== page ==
Many solu­tions today also pro­vide only a hand­ful of basic, out-of-the-box suc­cess met­rics or key per­for­mance indi­ca­tors (KPIs) that can be mea­sured within the reports, which does not accu­rately gauge the rel­a­tive impact of a test vari­a­tion upon sub­se­quent expe­ri­ences, inhibit­ing under­stand­ing of the fac­tors lead­ing to a main con­ver­sion event. Because of an inflex­i­ble imple­men­ta­tion and lack of options, users of these solu­tions are con­fined to a full-service only model, where the ven­dor must code and exe­cute the test design in the back end of the customer’s site, with only lim­ited shared devel­op­ment resources on the ven­dor side that can­not scale to sup­port a rapid, con­cur­rent test­ing and tar­get­ing veloc­ity. Worse still, in many cases the tool itself has sim­ply put an arbi­trary capac­ity or limit on the num­ber of active tests.  A tool’s capac­ity to enable effi­cient, high-volume con­cur­rent test­ing should be a pri­mary fac­tor and lit­mus test for choos­ing the right tool for grow­ing your pro­gram, scal­ing your oper­a­tion, and shar­ing your opti­miza­tion suc­cess across your orga­ni­za­tion. The solu­tion must work for you, not the other way around.

The Adobe Tar­get engi­neer­ing and prod­uct teams have spent a sub­stan­tial amount of devel­op­ment time focus­ing on pro­vid­ing safe­guards in accu­racy with con­cur­rent test­ing. I’m proud to say that our cus­tomers scale to hun­dreds of con­cur­rent tests in more advanced pro­grams, and in some rare cases, even into the thou­sands (with a focus still placed on effec­tive accu­rate test design within our guided lin­ear work­flow infused with best prac­tices). Com­pa­nies using our solu­tion have con­fi­dence in their test­ing because of the lev­els of pri­or­i­ti­za­tion, seg­men­ta­tion, cus­tomiza­tion, and alerts that we pro­vide to ensure that our report­ing is as accu­rate as possible.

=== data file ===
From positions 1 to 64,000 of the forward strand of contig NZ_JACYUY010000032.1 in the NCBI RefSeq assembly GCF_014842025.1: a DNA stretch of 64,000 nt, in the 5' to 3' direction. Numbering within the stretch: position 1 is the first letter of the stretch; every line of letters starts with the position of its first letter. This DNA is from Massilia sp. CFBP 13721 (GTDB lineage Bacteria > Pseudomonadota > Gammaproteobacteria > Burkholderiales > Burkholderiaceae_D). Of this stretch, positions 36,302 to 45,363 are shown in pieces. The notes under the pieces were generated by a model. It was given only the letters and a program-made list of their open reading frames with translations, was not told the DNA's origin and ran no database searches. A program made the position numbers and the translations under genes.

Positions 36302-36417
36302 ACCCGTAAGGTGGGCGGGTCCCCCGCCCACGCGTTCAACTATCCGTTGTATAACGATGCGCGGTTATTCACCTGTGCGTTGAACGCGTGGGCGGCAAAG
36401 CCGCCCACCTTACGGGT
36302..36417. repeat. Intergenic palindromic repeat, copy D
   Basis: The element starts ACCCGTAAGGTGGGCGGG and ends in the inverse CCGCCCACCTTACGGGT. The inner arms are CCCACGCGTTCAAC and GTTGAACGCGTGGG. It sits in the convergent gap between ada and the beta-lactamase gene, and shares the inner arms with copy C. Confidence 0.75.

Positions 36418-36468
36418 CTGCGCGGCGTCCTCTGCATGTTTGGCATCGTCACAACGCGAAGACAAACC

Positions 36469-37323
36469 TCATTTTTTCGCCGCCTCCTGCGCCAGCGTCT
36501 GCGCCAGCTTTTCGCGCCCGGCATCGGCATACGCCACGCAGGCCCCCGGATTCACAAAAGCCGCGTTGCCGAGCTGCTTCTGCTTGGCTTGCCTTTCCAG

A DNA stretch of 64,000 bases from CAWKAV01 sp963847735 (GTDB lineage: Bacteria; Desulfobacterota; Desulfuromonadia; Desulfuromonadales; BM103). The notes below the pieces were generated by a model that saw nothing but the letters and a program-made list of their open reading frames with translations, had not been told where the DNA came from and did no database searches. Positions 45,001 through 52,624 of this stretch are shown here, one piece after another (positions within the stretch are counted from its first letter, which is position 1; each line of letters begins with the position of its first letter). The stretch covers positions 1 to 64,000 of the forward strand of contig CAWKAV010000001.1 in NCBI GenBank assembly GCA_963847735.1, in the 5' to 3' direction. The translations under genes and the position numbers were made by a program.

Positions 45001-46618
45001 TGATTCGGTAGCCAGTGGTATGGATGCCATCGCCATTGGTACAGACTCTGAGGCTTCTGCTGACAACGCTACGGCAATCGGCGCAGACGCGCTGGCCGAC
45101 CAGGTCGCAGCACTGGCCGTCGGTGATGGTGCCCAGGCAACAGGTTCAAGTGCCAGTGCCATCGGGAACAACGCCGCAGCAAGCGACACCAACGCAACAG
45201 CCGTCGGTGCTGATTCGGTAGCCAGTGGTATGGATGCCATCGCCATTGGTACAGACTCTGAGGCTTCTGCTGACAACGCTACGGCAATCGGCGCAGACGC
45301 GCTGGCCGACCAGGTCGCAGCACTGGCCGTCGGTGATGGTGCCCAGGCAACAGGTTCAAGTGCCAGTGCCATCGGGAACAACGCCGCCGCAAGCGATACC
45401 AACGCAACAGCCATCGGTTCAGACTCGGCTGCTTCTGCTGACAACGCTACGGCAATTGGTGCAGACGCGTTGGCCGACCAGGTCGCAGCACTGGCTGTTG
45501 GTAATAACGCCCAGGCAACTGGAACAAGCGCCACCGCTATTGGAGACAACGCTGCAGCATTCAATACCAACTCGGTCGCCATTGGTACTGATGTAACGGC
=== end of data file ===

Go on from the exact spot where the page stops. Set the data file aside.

To begin, Tar­get offers a pri­or­ity set­ting that can be con­fig­ured when cre­at­ing a test, so if an audi­ence falls into mul­ti­ple tests, one will take prece­dence. There are also activ­ity col­li­sion alerts that inform the test designer if there is the poten­tial for impact­ing other active tests prior to push­ing a test live. Our tar­get­ing abil­ity within the test set-up process exists at three levels—campaign, expe­ri­ence, and location—to more effec­tively orches­trate traf­fic through dis­tinct expe­ri­ences or series of expe­ri­ence, and our abil­ity to cus­tom set the per­cent­age of traf­fic that will be deliv­ered within a split test or mul­ti­ple vari­a­tion sce­nario means that traf­fic can be more dis­cretely fun­neled through the right selec­tion of expe­ri­ences to avoid collisions.